Let’s talk male infertility!5th November 2021
Getting pregnant after 3822nd November 2021
Blog post written in collaboration with our partners Reproclinic
One of the main reasons for not getting pregnant is often the poor quality of the woman’s eggs. In these cases, an IVF cycle with eggs from a young donor is the best option.
IVF with egg donor is the ideal in vitro fertilization treatment for single women, lesbian couples or women with a male partner but whose eggs do not function properly.
Why you might need egg donation There are different kinds of patients who might need this type of treatment. Generally, patients who get recommended IVF with egg donors are divided into two groups. Those who are not menstruating, and those who are.
Those who are not menstruating can be experiencing, for example, menopause, premature ovarian failure, menopause due to chemotherapy or surgery. For this group, because there is an absence of eggs available, IVF with an egg donor is the only option.
For women who are still menstruating IVF with egg donor is usually recommended due to the age of the patient. Women are born with a specific ovarian reserve, which decreases with age in terms of quantity, but also egg quality. So far, science allows us to check on the number of eggs a woman has available, but not their quality.
What we do know is that after 35-37 both egg quantity and quality start to decrease. And after 40, it’s not only harder to become pregnant, but the risk of miscarriage increases, as well as the likelihood of chromosomal problems.
Most patients who start the process of egg donation do so because of age. But this method is also advised to patients who have tried IVF before unsuccessfully or who have certain genetic problems.
How are the eggs retrieved? Each potential donor undergoes a series of health tests and family history checks, but also psychological tests to assess their viability as donors. If approved, the donor is matched with a patient considering their physical characteristics, based on a questionnaire and photographs.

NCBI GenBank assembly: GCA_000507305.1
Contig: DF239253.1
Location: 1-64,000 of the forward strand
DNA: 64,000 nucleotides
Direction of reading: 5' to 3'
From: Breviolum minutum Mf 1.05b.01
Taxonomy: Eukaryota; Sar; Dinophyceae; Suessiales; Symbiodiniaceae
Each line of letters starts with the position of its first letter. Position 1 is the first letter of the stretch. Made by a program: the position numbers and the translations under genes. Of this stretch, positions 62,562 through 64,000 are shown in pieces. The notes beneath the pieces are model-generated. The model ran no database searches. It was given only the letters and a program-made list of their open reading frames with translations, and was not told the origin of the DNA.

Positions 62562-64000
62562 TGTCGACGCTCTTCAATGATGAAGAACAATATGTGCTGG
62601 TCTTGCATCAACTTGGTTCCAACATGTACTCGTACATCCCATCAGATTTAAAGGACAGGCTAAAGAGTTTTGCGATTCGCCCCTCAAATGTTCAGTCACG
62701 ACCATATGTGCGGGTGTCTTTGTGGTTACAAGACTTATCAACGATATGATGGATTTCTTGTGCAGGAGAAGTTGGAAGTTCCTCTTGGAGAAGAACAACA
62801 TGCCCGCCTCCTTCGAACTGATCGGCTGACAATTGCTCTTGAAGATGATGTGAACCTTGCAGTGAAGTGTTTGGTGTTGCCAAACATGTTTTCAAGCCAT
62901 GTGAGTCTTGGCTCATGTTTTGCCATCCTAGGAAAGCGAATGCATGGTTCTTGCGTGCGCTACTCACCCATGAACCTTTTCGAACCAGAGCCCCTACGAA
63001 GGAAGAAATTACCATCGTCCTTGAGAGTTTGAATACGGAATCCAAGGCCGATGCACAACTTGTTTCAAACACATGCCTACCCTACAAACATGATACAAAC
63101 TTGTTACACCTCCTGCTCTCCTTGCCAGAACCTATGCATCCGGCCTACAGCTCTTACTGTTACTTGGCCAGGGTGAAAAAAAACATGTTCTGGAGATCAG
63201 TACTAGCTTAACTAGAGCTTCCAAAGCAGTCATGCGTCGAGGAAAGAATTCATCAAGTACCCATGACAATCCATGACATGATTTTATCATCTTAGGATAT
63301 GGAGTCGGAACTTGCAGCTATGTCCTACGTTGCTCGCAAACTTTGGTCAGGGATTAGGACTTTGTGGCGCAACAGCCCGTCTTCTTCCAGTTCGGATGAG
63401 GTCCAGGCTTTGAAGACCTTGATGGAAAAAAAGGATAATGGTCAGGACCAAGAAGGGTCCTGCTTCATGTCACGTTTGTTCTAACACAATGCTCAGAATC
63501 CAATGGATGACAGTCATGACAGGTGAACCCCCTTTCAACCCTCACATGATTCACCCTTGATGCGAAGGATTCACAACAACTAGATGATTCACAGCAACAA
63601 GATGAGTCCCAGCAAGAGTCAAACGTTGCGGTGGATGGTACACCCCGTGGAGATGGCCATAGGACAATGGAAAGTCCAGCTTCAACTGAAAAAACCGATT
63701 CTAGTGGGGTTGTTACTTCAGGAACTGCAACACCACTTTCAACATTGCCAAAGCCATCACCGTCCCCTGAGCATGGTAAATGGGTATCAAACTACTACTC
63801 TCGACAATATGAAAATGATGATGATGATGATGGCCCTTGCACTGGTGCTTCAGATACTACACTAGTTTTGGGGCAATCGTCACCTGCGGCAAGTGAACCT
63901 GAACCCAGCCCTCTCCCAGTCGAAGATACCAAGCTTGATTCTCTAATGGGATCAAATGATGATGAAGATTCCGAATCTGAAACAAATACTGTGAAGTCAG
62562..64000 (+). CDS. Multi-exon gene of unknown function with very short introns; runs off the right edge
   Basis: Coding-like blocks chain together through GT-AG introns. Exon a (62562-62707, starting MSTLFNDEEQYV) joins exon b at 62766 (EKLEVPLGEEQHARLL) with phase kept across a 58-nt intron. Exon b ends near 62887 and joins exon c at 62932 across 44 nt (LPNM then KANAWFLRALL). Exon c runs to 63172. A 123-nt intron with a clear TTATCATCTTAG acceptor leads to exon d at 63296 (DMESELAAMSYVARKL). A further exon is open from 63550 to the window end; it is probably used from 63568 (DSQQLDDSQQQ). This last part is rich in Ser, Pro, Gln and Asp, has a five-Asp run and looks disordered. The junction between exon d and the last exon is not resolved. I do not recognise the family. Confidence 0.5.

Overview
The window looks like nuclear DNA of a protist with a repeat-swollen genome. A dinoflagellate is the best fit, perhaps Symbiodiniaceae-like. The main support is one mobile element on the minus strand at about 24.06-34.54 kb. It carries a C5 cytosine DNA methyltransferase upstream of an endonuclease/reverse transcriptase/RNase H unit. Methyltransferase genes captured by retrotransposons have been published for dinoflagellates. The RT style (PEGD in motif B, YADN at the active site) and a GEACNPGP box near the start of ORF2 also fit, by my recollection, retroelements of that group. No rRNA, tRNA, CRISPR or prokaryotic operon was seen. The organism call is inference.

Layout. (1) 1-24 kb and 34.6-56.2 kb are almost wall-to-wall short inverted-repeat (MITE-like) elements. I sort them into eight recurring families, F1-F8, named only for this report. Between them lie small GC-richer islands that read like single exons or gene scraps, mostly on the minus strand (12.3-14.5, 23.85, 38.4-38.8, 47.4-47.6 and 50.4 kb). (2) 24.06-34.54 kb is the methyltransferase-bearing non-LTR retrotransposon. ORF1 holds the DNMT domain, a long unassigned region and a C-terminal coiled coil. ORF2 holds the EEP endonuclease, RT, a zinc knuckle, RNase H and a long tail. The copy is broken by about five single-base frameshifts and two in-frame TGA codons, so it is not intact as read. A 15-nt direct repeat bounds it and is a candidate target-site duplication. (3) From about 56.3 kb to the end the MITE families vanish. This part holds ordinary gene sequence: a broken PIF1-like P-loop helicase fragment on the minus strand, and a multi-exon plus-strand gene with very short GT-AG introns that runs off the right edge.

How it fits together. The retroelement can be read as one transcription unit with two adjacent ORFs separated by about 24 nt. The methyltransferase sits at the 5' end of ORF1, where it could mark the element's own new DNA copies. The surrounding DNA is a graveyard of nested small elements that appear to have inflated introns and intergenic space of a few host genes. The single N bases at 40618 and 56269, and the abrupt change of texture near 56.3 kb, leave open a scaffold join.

You also have the option to have genetic matching done, meaning you check the genetic material of the egg donor and the male counterpart, in order to get a match with decreased risk of genetic diseases.
After matching a donor with a recipient, the clinic proceeds with the process of stimulating the donor, for an average of 9 to 10 days, retrieving the eggs and fertilizing them with a previously given sperm sample. After 5 to 6 days, when the stage of blastocyst is achieved, the embryo is usually frozen, in order to later be transferred.
The egg retrieval process can also be synchronized with the couple, meaning the couple gives the sperm sample just before the egg retrieval and prepares to receive the embryo a few days after. The biggest handicap of the synchronized process is that one may start the endometrium preparation and end up with no viable embryo for implantation.
How to prepare for egg donation In order to receive the embryo created by the clinic, the woman needs to prepare her endometrium lining. This can be achieved in two ways, by respecting the natural cycle, which can be modified, or through a medicated cycle.
During the natural cycle, the estrogen created by your follicles prepares the endometrium lining, which is matured by the progesterone released during ovulation and readies it for embryo implantation. The natural modified cycle respects the natural cycle, but ovulation is triggered by injection, so the body believes the embryo implanted was generated by the egg released.
The medicated cycle consists in suppressing ovarian function and endometrium growth is done externally by taking estrogen. This type of preparation allows more flexibility and is recommended for patients who have treatment abroad. It is also the only method available for women who are not menstruating.
Depending on the programme you select, all embryos created in the process will be frozen and can be used for another implantation.
You can learn more in the video below.
In Spain, egg donation is completely anonymous, which means the recipients only receive health information about the donor.
Book your online consultation with Reproclinic